Contextual modulation in human visual processing

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Contextual modulation is well-established as a fundamental characteristic of low-level sensory processing with moment-to-moment relevance to our perception. Contextual modulation refers to the sometimes profound effect of surrounding image structure on the perceptual properties of target regions contained within. As such, it has been argued to be diagnostic of the core computational principles underlying the neural coding of information. However, contextual modulation of higher-level visual processing remains largely unexplored. Here, we propose to use functional magnetic resonance imaging of the human brain to investigate contextual modulation throughout the visual processing hierarchy.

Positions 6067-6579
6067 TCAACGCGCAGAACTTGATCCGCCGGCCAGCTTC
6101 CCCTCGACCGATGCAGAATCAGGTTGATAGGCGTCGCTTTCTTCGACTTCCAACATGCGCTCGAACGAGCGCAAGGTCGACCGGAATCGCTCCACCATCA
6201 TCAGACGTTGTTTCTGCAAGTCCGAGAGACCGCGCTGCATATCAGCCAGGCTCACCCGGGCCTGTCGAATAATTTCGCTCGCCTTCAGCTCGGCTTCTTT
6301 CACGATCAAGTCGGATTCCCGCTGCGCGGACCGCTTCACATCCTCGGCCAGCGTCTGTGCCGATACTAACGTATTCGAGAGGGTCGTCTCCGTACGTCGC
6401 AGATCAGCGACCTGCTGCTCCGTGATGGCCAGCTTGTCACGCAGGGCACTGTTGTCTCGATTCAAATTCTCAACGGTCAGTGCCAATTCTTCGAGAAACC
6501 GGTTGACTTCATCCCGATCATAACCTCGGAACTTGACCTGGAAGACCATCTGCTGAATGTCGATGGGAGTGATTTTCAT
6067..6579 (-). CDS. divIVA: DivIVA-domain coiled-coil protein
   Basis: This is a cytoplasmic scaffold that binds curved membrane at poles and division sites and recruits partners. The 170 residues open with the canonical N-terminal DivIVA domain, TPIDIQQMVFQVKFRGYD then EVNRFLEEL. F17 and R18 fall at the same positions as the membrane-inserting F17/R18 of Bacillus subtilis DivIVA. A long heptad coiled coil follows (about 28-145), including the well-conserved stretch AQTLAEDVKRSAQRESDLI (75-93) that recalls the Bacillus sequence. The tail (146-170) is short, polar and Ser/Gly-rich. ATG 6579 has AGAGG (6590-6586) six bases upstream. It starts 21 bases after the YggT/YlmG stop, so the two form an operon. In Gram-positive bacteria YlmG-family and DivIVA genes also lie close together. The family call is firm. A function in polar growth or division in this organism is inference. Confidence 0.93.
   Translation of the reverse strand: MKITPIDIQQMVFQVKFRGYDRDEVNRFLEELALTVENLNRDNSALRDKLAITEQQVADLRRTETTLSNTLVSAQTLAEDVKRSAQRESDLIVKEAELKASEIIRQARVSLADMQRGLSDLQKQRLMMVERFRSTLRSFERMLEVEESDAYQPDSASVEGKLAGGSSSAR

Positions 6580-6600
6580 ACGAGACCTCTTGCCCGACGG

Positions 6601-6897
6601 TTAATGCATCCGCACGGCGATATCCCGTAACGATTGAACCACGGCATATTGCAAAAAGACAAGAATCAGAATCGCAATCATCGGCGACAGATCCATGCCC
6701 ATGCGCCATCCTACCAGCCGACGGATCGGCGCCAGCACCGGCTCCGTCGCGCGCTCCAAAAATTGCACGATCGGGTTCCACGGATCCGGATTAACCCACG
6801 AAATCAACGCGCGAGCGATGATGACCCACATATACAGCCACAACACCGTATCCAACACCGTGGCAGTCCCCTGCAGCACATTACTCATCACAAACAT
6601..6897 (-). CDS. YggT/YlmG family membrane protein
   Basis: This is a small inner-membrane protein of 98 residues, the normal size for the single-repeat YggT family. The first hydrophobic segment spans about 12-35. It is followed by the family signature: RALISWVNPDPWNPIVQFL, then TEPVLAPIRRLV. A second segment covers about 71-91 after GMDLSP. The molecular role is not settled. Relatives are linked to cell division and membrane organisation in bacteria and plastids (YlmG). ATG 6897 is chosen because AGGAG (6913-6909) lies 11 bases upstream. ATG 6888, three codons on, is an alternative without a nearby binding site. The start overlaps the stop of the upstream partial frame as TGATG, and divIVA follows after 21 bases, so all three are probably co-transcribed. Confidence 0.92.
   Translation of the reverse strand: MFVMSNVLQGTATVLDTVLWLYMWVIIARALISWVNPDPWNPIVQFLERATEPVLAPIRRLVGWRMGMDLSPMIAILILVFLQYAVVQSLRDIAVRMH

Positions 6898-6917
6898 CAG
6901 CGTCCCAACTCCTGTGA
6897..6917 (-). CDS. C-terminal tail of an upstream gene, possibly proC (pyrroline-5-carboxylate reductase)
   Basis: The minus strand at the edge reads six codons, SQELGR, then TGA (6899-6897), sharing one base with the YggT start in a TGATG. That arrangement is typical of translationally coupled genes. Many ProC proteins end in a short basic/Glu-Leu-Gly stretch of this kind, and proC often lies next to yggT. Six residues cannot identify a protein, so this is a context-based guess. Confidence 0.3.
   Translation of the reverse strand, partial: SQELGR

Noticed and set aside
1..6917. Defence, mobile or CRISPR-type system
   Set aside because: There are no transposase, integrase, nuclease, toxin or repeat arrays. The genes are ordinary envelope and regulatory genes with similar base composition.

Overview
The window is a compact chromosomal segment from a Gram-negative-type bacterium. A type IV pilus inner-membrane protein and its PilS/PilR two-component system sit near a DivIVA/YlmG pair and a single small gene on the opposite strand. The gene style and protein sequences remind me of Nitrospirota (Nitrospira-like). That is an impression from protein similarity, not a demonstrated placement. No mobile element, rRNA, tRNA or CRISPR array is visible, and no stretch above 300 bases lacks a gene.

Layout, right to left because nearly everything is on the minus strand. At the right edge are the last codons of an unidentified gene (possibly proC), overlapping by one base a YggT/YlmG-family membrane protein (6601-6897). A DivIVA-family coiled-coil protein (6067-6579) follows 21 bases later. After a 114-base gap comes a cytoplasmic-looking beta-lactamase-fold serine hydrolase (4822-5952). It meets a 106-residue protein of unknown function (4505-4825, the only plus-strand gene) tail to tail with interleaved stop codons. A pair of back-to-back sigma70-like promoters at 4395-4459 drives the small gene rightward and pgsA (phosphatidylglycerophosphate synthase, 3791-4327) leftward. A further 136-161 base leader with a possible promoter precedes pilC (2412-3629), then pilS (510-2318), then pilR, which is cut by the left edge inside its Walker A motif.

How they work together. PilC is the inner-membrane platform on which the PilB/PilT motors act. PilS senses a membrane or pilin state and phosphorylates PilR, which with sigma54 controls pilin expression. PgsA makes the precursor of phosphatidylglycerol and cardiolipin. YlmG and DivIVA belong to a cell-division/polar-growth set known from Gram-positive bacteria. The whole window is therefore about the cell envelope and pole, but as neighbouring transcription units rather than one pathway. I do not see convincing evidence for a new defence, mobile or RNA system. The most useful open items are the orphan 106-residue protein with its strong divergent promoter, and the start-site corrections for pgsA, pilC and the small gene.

The candidate will need to be (or rapidly to become) proficient in stimulus creation, experiment implementation, and the collection and analysis of functional imaging data. It is imperative that the candidate has significant programming experience as well as a thorough understanding of visual perception and sensory neuroscience.

Supervisory team
Colin
Clifford

Science
Psychology
Damien
Mannion

Science
Psychology
Branka
Spehar

Science
Psychology
colin.clifford@unsw.edu.au